• Variables are connected after a command like “x = y” (This may arise later in the course when students use sprites and will be addressed in great detail. For now students are being forced to create new value cards every time because even for a statement like x = y there is no “connection” between those variables formed)
• Variables hold expressions (e.g. 1 + 5) (Variables only hold values, expressions are computed beforehand. This is why value cards are only created once students have a single value. Enforce this rule closely)

Support: Students should work through the first two programs as a group, as you reference the steps in the activity guide. As groups feel increasingly comfortable with completing commands themselves encourage groups to independently run each command before comparing their boards with a neighboring pair. The goal is just to make sure everyone has an opportunity to understand the steps of the activity.

Remarks

Now it's your turn to try running some of these programs on your own. On the bottom of the page there are two more programs that you can run. For each one you should run the program to find out the ending state of the program. In other words, you want to know what labels are connected to what values. Once you reach the end of each program you can compare your results with a neighboring group. If you don't agree, then go back though and see if you can find where you lost track.

Support: Students should work in pairs through the two programs on the activity guide. Have a check-in to make sure everyone agrees on the ending state of the program (what labels are connected to what values). If students disagree, reinforce the need to debug when reading code by going back and tracing each step.

## Activity 2 (30 mins)

### Sprite Properties

Distribute: Sprite Properties in Variables Unplugged - Activity Guide if you have not included it on the original activity guide.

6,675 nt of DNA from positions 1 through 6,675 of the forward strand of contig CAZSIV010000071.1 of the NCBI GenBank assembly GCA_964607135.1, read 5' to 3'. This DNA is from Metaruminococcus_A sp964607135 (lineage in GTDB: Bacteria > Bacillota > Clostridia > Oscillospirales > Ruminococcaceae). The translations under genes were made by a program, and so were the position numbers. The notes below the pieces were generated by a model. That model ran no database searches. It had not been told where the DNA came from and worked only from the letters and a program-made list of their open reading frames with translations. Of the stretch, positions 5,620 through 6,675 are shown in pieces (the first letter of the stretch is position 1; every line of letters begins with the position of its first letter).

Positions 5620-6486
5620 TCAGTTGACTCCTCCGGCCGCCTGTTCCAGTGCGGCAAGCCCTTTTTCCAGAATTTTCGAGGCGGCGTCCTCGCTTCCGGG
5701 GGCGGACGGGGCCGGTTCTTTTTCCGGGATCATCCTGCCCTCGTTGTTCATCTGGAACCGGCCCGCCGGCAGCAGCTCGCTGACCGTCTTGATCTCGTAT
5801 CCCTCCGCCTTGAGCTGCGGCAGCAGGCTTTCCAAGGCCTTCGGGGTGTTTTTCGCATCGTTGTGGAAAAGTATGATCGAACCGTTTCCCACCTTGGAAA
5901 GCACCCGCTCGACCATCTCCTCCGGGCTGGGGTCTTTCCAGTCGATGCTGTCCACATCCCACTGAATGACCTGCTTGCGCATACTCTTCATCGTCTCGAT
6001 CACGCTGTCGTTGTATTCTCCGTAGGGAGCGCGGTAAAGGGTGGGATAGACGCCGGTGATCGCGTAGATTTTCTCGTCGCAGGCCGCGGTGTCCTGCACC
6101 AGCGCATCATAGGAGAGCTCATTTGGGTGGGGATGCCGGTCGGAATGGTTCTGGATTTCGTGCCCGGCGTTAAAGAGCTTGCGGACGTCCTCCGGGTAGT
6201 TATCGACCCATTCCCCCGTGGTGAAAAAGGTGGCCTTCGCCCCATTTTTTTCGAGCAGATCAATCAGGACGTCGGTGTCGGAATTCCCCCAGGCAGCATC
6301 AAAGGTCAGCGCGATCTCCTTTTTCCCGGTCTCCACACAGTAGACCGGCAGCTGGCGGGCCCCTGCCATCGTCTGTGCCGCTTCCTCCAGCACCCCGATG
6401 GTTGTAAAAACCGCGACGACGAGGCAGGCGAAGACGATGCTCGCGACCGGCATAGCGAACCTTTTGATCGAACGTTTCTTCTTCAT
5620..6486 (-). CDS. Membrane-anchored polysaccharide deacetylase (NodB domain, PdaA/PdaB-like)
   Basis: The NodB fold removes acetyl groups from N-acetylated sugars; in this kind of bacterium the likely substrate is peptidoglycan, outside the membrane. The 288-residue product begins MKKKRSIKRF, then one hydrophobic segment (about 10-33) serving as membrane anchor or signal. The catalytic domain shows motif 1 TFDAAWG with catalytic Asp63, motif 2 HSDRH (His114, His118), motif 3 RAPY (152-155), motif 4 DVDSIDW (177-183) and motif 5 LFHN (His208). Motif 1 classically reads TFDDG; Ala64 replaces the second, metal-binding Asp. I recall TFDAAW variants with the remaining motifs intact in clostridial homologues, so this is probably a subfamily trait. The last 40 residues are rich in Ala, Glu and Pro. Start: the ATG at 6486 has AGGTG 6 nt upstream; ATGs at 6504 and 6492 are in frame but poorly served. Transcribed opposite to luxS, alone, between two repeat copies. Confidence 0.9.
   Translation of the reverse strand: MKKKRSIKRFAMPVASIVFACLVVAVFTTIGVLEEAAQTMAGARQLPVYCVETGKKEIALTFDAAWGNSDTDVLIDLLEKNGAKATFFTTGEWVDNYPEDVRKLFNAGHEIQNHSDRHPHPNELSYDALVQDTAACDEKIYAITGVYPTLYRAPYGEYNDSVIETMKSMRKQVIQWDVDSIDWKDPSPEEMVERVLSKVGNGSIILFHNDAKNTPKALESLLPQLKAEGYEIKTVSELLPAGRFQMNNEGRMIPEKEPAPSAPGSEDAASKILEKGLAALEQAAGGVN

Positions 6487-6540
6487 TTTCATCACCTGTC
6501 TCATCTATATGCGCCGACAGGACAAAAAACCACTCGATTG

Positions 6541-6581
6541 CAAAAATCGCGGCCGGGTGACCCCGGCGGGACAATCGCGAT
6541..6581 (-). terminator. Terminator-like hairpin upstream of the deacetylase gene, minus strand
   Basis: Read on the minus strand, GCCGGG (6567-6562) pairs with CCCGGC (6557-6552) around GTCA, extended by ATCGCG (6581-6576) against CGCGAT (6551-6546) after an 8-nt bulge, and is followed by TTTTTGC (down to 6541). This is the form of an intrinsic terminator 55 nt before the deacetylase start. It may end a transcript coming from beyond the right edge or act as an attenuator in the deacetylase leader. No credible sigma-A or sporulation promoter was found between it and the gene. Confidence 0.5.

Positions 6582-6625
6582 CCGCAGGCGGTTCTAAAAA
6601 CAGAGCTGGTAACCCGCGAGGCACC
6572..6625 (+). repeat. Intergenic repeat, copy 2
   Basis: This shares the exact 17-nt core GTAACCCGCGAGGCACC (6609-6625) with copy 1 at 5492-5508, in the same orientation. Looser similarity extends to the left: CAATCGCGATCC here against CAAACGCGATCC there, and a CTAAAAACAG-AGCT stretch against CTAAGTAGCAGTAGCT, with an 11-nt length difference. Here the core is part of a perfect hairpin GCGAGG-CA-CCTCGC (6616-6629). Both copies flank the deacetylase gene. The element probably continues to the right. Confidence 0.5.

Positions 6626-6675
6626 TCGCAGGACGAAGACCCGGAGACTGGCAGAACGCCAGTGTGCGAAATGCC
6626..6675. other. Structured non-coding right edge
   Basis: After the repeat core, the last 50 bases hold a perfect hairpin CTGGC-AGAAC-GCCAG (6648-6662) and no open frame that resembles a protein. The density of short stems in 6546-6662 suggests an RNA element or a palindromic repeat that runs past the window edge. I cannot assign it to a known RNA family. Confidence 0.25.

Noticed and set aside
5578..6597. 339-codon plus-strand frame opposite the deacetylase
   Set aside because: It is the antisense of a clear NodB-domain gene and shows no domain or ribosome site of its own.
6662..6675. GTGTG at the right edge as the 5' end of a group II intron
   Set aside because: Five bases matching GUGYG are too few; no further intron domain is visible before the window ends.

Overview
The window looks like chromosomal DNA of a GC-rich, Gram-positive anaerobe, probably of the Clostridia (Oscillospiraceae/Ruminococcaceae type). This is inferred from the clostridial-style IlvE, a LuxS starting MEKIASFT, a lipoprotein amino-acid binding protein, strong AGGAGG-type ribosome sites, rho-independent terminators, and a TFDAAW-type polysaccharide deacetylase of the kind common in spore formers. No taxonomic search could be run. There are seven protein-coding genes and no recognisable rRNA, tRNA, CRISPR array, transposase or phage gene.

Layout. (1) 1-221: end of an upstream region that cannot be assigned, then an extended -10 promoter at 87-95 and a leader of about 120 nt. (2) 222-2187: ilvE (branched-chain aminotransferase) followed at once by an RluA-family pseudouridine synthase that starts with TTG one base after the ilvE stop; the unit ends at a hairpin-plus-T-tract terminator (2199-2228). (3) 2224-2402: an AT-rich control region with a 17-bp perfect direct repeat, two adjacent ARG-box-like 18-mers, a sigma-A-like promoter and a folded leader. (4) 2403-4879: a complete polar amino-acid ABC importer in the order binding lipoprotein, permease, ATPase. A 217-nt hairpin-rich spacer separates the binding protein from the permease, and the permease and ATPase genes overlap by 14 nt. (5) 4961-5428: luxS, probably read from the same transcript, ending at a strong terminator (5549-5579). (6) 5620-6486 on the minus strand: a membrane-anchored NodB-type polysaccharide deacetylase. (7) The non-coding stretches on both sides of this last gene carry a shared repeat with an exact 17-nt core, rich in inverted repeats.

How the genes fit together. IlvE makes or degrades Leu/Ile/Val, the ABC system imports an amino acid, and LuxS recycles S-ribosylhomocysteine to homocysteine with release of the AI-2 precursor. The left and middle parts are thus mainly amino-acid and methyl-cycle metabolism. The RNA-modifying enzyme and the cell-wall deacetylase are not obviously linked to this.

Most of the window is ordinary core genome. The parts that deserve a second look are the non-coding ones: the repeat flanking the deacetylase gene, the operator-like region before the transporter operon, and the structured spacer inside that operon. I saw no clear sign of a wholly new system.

Demonstrate: Show students the rules of activity on the activity guide. Work through program 5 as a group, and demonstrate how to make a new sprite card and connect it to both its variable label card and the sprite property cards. Make sure students understand that they should be creating a new sprite card every time they see the `createSprite` command and should draw their sprites on the grid every time they see the `drawSprites` command.

Support: Students should work through the last two programs using their manipulatives.

Discussion Goal

Goal: Students should see that commands such as `x = x + 1` will move a sprite in a deliberate way across the screen, as opposed to the random movement they saw in the previous lesson.

Prompt: How did the sprite move across the grid in Program 3? How did the sprite move across the grid in Program 4?

After students have filled out the reflection questions, they should compare with another pair, then discuss as a class.

## Wrap Up (10 mins)

### Discussion

Discussion Goal

The goal of the discussion is not to have students think of solutions to all the problems, but for them to identify them, priming them for the counter pattern lesson. Some problems students may see are that the smiley faces remained on the screen, rather than moving, that they could only move left and right or up or down, or that the images stopped after a certain amount of time.

Prompt: We saw some clues today of how we might program the types of movement that we want for our sprites. What are some problems that we still need to solve to make the sprite look like it's moving in the way that you want?

Allow students to brainstorm problems and list them on the board.

Prompt: Choose one or two of these problems and start to think of some ways you could solve this problem.

Allow students time to brainstorm individually before sharing out their solutions.

Remarks

These are great ideas. In the next lesson, we're going to look at how we can use some of the things we've learned today to make our sprites move in lots of different ways.

## Standards Alignment

#### CSTA K-12 Computer Science Standards (2017)

AP - Algorithms & Programming
• 2-AP-10 - Use flowcharts and/or pseudocode to address complex problems as algorithms.
• 2-AP-11 - Create clearly named variables that represent different data types and perform operations on their values.